I remember learning a couple important lessons about breathing as a child and teen. I mean, I already knew how to breath. We all do, right? We don’t even have to think about breathing to do it. We know the general importance of breathing; we have to breathe to live. This became especially poignant to me when, on several occasions, water went “down the wrong pipe” while I was swimming, leading to my panicked gasping for air. (Sounds like the panicked gasping for breath people take during Christmas shopping–LOL.) I also remember being taught how to breathe while engaged in various sports. I even remember a friend being so upset that we had to remind them to “breathe…just breathe. Breathe in and let it out slowly.”
That’s the rub, isn’t it? As natural as it is to breathe, we seem to forget to breathe when we get upset, frightened, or angry. Our heart rate increases. Our mind starts to race. No wonder…we need to breathe. Breathing will help bring our heart rate back to normal and allow our minds the freedom to think more rationally rather than simply race to survive.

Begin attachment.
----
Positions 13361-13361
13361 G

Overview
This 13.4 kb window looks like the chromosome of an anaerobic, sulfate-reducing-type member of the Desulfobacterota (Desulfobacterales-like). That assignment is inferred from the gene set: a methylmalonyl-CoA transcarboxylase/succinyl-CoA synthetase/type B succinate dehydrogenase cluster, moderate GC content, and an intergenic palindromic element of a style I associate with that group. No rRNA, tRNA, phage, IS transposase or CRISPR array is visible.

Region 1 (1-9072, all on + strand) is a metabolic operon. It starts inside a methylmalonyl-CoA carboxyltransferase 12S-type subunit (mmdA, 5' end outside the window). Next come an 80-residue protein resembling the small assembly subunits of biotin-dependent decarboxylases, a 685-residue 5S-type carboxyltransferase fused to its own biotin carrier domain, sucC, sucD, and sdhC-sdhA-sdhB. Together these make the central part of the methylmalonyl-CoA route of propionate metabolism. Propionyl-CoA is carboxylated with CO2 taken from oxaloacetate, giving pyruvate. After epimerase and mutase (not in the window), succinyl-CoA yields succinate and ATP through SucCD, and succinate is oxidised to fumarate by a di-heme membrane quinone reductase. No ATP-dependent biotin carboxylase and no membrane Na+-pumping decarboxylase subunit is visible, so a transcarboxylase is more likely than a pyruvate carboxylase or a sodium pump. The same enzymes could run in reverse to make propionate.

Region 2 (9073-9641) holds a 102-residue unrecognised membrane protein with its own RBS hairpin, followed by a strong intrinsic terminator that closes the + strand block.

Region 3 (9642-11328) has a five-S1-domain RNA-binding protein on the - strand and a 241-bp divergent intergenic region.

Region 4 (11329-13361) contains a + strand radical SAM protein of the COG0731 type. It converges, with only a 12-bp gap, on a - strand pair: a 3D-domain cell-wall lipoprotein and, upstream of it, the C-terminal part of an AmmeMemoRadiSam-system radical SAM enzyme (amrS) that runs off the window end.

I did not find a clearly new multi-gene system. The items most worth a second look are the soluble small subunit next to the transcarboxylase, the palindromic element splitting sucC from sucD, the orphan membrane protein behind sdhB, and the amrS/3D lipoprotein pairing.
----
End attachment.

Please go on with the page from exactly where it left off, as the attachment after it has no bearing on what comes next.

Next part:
We encourage one another to breathe when stressed out because breathing helps our bodies manage stress and our “selves” maintain composure. As you can see, the benefits of breathing extend to the whole person. Breathing not only influences our lungs but our cardiovascular system, our neurological system, and even our digestion.
Why do I mention this in regard to family? Because encouraging our family members to “breathe” can reduce stress, improve mental health, reduce and manage symptoms of anxiety, and even lower blood pressure. Breathing can help keep family disagreements civil by lowering everyone’s heart rate, reducing the risk of falling into a state of “fight or flight,” and encouraging more clearheaded hearing and discussion.
Don’t believe it’s true? Try it out. The next time you find yourself in a heated discussion with your spouse, your teen, your toddler, or your parent…step back and take a deep breath. Breathe. Model intentional breathing during any time you find yourself upset or frustrated, angry or fearful. Your family will probably notice and will witness firsthand the benefits for you and for them. You will be pleasantly surprised at the benefit for the whole family.